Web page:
We are open for business, better than before


Holiday Inn Windsor owner Nick Desai Jr. wants everyone to know that his hotel has been renovated and deep-cleaned and is ready for business.

For 11 months in 2021, Sonoma County used the facility to house homeless people and others vulnerable to COVID-19.

In addition to being modernized and sanitized, the hotel has also opened a new restaurant, the Windsor Bar and Grill.

“We want to let it be known that we’re open and have been extensively renovated, and we’re back now, even better than before,” Desai said in a recent interview. “It’s rare that a property has the ability to do this when it’s been open for less than five years.”

The hotel, which opened in September 2017, has 100 rooms, but only about half were occupied at the start of the pandemic, according to Desai, who is a controller for a management company and oversees the management of the hotel.

The hotel was closed for three months starting in April, after county residents left when Federal Emergency Management Agency funding for the program ran out.

Renovations, which included repairing any damage and replacing so-called “soft items” such as mattresses and other bedding items in each room, began soon after.

Curtains and carpets in rooms and common areas have been professionally cleaned; everything had to meet Centers for Disease Control and Prevention standards.

The hotel also had to comply with a long checklist of conditions imposed by the Intercontinental Hotels Group’s franchise inspectors.

Every room has been repainted, including walls and doors, said Mohammad Rana, catering manager and temporary chef. Rana was there and helped with the closure and renovation of the hotel, not to be confused with the Holiday Inn Express in Windsor where he also worked.

Rana, who studied in London and has served as food and beverage manager at other Intercontinental and five-star hotels, has tried different dishes, including a variety of sauces for chicken wings and, recently, flat breads.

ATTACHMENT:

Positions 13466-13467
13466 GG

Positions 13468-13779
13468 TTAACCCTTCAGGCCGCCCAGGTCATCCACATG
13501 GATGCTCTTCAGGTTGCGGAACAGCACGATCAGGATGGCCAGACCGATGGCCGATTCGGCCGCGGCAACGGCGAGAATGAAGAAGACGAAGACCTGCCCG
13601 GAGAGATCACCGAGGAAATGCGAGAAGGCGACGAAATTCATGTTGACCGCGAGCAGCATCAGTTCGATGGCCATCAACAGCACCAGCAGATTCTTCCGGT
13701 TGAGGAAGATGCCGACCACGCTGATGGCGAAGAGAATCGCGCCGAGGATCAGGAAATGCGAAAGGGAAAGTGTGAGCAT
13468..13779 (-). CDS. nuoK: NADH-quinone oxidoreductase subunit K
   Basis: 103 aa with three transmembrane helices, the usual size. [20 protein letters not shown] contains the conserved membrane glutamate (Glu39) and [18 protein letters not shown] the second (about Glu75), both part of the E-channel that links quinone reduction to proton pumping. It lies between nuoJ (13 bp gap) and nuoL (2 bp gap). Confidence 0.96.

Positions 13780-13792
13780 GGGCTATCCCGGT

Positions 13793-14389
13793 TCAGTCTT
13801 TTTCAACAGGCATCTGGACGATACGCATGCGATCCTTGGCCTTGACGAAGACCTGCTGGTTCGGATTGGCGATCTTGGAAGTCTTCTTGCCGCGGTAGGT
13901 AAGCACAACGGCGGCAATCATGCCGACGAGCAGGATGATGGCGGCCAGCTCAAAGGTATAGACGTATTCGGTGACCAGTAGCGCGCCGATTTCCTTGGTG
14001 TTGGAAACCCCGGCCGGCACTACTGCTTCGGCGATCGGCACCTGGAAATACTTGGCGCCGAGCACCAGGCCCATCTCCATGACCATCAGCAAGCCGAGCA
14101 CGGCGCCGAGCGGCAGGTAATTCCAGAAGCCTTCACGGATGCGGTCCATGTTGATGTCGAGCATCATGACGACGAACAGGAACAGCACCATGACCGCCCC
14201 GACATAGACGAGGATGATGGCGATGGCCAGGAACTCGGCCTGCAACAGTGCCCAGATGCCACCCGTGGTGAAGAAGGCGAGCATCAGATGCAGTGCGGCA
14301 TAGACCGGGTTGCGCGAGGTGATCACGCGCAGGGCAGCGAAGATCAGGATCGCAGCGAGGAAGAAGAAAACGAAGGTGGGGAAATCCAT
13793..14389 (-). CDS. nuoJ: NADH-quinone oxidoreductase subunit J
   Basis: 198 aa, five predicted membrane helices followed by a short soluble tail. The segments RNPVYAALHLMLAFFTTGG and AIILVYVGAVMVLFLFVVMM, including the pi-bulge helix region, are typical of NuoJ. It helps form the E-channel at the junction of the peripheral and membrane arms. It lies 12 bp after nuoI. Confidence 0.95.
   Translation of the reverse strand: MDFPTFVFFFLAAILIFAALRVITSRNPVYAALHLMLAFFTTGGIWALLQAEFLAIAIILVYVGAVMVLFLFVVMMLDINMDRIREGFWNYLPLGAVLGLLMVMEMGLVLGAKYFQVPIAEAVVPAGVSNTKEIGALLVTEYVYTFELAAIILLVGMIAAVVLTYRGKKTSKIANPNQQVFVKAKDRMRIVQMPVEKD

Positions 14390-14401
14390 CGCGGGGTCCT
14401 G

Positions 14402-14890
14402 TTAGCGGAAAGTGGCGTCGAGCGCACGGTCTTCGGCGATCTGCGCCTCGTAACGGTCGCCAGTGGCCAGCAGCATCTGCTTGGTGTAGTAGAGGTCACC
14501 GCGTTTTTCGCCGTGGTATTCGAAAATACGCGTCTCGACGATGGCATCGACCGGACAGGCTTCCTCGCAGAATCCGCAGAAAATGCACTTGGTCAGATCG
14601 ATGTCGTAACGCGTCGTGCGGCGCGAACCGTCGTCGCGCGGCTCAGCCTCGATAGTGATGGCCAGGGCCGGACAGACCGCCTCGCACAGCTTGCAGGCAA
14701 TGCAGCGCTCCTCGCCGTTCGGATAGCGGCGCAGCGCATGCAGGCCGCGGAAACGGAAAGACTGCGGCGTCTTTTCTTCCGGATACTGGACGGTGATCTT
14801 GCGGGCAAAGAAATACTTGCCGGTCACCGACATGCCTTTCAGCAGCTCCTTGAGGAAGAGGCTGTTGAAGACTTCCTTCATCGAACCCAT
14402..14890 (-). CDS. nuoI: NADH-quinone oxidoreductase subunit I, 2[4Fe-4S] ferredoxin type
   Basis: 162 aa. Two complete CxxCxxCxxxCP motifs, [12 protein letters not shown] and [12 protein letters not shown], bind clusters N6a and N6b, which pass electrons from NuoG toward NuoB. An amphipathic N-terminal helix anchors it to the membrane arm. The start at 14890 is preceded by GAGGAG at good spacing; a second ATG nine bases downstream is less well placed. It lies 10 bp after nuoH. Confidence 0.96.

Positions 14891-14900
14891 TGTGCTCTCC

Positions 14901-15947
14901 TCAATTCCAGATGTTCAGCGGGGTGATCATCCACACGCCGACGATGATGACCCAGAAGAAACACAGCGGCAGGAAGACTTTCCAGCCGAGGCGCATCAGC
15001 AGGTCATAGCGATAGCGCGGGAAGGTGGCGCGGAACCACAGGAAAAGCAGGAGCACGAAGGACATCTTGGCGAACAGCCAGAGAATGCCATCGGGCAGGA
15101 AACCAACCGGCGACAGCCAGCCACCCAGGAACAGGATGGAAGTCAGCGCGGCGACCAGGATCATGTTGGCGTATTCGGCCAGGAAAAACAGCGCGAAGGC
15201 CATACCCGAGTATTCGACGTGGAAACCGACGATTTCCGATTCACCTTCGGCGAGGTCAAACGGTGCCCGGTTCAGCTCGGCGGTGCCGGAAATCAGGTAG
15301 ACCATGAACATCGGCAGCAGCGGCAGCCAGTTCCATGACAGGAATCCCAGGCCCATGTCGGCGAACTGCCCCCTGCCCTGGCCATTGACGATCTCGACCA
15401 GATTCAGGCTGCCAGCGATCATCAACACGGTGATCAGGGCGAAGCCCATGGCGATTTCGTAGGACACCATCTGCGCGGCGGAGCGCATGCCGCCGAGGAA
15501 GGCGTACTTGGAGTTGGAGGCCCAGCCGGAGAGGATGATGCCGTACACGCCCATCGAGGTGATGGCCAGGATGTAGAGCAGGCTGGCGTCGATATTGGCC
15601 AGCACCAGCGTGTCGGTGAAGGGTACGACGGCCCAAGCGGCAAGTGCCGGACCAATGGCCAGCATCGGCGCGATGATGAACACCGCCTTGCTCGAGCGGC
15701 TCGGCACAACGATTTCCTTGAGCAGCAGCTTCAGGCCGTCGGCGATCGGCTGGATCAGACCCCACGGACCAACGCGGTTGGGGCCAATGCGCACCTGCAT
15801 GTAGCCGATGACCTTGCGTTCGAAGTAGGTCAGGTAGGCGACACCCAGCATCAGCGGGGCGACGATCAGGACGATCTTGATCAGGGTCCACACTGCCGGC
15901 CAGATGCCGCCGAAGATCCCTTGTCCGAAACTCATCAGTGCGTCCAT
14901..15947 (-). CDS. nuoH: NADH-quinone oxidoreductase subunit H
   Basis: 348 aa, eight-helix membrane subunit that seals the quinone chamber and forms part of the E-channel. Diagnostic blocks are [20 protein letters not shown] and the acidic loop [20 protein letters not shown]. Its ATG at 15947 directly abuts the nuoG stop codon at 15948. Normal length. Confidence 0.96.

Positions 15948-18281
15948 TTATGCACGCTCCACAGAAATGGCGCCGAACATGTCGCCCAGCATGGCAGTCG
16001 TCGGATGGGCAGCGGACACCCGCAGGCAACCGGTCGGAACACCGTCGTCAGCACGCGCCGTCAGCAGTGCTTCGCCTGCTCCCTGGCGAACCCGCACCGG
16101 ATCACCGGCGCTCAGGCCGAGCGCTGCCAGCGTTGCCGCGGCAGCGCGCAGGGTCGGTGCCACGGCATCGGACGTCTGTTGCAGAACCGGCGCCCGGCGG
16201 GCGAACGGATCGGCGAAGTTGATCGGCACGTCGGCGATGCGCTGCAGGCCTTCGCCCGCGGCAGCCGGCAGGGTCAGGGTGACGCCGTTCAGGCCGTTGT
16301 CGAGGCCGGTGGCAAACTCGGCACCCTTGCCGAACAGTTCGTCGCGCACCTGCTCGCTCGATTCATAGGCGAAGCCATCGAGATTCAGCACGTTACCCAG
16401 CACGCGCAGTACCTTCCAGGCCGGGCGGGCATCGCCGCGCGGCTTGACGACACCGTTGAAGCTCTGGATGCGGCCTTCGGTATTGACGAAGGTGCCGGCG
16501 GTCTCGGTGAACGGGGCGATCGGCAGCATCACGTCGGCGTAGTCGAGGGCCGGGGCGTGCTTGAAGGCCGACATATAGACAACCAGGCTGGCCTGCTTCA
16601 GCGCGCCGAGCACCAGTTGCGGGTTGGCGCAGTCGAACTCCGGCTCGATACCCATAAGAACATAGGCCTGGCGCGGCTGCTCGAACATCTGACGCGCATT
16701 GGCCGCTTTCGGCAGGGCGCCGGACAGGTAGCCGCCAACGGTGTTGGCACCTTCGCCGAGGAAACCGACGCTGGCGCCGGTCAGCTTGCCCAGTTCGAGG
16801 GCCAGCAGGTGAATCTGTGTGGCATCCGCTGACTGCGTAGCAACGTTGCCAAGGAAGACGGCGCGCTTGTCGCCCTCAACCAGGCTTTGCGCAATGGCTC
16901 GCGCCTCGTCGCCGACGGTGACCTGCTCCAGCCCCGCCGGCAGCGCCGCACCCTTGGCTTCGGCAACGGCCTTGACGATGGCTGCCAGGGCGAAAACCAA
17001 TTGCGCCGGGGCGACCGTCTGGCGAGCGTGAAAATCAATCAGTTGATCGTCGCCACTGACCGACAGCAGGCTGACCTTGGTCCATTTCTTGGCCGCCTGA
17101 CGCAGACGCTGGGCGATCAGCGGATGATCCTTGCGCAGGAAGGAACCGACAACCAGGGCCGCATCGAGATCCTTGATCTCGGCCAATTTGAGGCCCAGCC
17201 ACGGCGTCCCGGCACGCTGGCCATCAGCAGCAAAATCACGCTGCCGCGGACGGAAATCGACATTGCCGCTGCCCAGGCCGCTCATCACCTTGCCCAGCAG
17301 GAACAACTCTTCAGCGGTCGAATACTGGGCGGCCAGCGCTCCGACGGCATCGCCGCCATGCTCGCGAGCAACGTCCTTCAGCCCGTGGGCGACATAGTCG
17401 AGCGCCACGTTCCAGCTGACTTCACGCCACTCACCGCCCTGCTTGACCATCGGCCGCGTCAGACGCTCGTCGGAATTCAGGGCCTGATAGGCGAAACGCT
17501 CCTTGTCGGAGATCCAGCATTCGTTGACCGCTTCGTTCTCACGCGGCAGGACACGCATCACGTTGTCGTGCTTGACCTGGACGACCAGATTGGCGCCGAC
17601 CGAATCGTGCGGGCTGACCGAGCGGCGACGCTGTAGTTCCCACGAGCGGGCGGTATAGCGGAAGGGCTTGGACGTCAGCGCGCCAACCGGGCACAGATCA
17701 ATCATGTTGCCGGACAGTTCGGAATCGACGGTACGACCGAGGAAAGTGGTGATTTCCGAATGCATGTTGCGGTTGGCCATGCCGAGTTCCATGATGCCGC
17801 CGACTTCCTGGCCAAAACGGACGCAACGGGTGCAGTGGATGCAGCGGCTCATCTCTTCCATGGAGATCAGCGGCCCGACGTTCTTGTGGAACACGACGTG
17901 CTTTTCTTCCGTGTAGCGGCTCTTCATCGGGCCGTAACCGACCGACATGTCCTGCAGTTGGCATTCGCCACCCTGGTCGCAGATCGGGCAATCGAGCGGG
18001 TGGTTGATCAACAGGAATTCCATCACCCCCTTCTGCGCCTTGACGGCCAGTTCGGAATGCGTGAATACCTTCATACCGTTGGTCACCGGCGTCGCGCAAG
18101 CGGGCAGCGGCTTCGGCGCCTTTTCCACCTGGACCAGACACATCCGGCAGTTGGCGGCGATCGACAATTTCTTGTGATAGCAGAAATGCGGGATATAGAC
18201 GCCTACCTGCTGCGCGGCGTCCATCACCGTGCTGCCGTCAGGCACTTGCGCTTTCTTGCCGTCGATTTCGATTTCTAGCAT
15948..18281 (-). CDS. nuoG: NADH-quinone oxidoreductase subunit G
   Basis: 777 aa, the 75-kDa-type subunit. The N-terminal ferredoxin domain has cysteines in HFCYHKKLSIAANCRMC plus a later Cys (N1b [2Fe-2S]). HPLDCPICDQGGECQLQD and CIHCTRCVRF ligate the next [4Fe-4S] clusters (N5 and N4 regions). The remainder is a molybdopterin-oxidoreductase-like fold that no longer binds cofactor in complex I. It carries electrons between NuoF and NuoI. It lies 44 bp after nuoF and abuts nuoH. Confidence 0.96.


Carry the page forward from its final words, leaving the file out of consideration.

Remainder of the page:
The Windsor Bar and Grill replaces the Tisza Bistro and Bar, which was a Hungarian restaurant.

“We wanted to move quickly and open, but we are part of the (Holiday Inn) franchise and we need a restaurant to open the hotel,” Rana said.

“The name of the restaurant may sound basic, but what we serve is not basic,” Desai added.

He and Rana said the restaurant’s main courses were European cuisine, which Desai called “modern European fusion – to cater to all clienteles”.

“It’s not a basic mom and pop bar and grill,” Desai said. “We operate a full-service bar and grill with cocktails.”

Their fish and chips are European-style, and their fish and shrimp tacos and beet salad are “a must,” Rana said.

The restaurant also offers small bites like four kinds of sliders and bruschetta. Starters like New York steak, salmon, and a variety of desserts like creme brulee and bitter chocolate mousse are also on the menu. They’re interviewing for a permanent boss.

Business has been tough for the hospitality industry since late 2019 when COVID-19 hit the United States and hotels and restaurants began closing in 2020.

“The first eight to ten months of 2020 have been horrible; we were getting less than 10% occupancy and had to lay off or give employees one shift a week to keep them working,” Desai said.

When the county offered to rent out some of their rooms, “it was a way to keep the hotel afloat and not see the property sink” like so many others, Desai said.

“It also kept employees afloat. The county also provided food, so catering workers were on board,” he said.

Other employees were hired to provide housekeeping services, for a total of 20 to 25 jobs saved, he said.

Now that they are once again receiving tourist traffic from everywhere, Desai is once again trying to generate business with local clientele, such as Windsor-based businesses and local tourists from neighboring counties, he said.

“We want businesses to know that we have 2,500 square feet of banquet space and a conference room available for hire for their corporate meetings and events. They can also be used for tourists coming to host their rehearsal dinners or receptions,” Desai said.

Windsor Chamber of Commerce executive director Beth Henry said hotels “are an important part of our hospitality landscape. We want to be able to accommodate visitors within our borders so they can enjoy all that Windsor has to offer.

“I hope they celebrate with a big ribbon cutting so the city can welcome them back into the community,” she said. “They invested a lot of time and money in renovating the interior. I was there and it was wonderful.

You can reach editor Kathleen Coates at [email protected] or 707-521-5209.

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